JACKSON, KY - As residents of Breathitt, Estill and Lee counties prepare for the annual 50-Mile Yard Sale along KY 52 on Friday and Saturday, July 4-5, the Kentucky Transportation Cabinet is urging motorists to use caution during the event.
"Each year, more vendors and shoppers participate in what is becoming an Independence Day tradition in eastern Kentucky," said Tim Adams, chief engineer for District 10, which includes the three counties. "As the event grows in popularity, we're seeing more traffic along this route on the day of the sale. This year, the sale spans two days. Since more visitors are expected to the region than ever before, we want to make sure that everyone who participates takes all due care to prevent a tragedy. We want everyone to 'Drive Smart' and use caution."
The Transportation Cabinet offers the following tips for those who will be attending the KY 52 yard sale, as well as for other motorists who
will be traveling in the area that day:
- Watch out for parked cars, slowed traffic and vehicles turning into or out of side streets and driveways.
- Park a safe distance from the highway, preferably outside a 22-foot "recovery zone" extending from the white line on the pavement edge. This area gives motorists plenty of room in which to maneuver in case of trouble. Parking on the shoulder of the road is discouraged.
- Watch for pedestrians crossing the road, and especially for children or pets in the area of yard sales.
- Use seat belts, obey posted speed limits and other traffic laws, and refrain from drinking and driving.
State law prohibits encroachments on state right-of-way without a permit, and this includes roadside sales. The statutory reference is KRS 177.106.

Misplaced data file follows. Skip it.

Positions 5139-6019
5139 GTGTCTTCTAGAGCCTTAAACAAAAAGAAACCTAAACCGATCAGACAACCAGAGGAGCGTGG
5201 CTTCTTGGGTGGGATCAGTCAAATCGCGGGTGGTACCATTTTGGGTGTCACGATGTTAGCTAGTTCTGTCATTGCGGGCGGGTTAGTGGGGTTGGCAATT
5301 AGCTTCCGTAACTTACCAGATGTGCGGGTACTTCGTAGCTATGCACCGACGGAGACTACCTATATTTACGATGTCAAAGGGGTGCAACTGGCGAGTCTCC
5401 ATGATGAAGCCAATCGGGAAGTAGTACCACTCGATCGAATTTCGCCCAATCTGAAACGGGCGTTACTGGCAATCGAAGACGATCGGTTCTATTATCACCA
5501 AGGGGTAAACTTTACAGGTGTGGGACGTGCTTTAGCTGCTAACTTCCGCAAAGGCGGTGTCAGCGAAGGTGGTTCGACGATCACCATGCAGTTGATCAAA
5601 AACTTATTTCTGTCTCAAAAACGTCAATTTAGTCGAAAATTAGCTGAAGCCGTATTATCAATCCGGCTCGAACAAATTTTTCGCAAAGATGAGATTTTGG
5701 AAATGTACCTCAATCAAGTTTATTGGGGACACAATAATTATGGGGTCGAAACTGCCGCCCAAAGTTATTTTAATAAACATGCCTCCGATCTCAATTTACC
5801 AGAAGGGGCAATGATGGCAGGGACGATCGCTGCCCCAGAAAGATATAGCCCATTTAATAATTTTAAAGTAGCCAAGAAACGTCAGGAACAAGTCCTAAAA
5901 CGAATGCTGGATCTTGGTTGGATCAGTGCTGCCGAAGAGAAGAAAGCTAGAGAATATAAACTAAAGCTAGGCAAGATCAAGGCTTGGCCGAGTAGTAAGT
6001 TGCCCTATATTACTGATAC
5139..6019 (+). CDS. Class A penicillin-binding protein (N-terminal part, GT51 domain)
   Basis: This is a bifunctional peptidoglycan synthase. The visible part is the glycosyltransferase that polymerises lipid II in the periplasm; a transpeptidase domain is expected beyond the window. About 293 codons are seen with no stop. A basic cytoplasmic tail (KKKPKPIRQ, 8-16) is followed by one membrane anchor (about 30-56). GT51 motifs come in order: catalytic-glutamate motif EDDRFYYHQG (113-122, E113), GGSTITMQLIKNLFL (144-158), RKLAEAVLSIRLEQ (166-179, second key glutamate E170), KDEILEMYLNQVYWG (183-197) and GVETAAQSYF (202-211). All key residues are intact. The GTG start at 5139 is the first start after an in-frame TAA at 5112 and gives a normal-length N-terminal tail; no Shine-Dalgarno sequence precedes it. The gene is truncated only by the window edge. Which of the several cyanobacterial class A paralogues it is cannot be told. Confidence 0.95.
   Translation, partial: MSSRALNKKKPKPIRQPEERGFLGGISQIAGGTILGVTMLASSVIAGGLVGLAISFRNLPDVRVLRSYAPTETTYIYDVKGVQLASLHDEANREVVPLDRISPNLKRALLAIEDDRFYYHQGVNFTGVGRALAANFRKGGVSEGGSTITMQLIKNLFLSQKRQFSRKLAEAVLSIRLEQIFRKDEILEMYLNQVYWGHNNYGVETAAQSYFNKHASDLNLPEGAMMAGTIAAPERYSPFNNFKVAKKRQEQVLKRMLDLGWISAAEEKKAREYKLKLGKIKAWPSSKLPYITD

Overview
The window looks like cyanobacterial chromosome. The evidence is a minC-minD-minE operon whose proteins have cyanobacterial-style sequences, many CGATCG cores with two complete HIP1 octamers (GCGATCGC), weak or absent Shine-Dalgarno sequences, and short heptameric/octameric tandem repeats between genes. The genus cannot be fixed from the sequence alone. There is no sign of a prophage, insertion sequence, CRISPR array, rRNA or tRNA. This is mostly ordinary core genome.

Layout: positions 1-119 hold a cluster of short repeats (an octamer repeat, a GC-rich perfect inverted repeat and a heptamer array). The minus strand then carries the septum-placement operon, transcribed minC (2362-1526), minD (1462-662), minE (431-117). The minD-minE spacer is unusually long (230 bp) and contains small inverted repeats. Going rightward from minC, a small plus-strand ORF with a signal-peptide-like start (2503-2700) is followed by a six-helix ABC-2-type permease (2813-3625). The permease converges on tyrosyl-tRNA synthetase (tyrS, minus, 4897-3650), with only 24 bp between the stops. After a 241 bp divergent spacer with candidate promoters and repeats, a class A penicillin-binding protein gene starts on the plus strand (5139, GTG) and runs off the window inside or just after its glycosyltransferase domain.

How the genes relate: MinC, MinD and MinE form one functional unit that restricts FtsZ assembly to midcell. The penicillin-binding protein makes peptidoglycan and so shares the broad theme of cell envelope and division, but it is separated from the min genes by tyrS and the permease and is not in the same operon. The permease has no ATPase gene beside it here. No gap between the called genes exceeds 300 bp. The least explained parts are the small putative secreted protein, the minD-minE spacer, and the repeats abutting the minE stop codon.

"The statute forbids anything that interferes with 'the safe, convenient and continuous use' of the highway, and the Transportation Cabinet considers roadside sales on state right-of-way to fall under this category," Adams said. "We want to make sure that the traveling public has the proper amount of sight distance for intersections, driveway entrances and curves. Vendors who set up their sales on the right-of- way can interfere with the necessary sight distance, as can motorists who park along the shoulders of the road. Therefore, in the interests of safety, we ask that no sales take place on the right-of-way in accordance with state law."
"We applaud the efforts of community leaders in these three counties to increase tourism and generate economic activity in our region, but we want to ensure the safety of the traveling public, especially with the event occurring this year on the Fourth of July holiday weekend," Adams said. "Safety is always our primary focus. We hope everyone will 'Drive Smart,' wear their seat belts, and be on the lookout for bargain hunters who will be on the road and on foot along the yard sale route."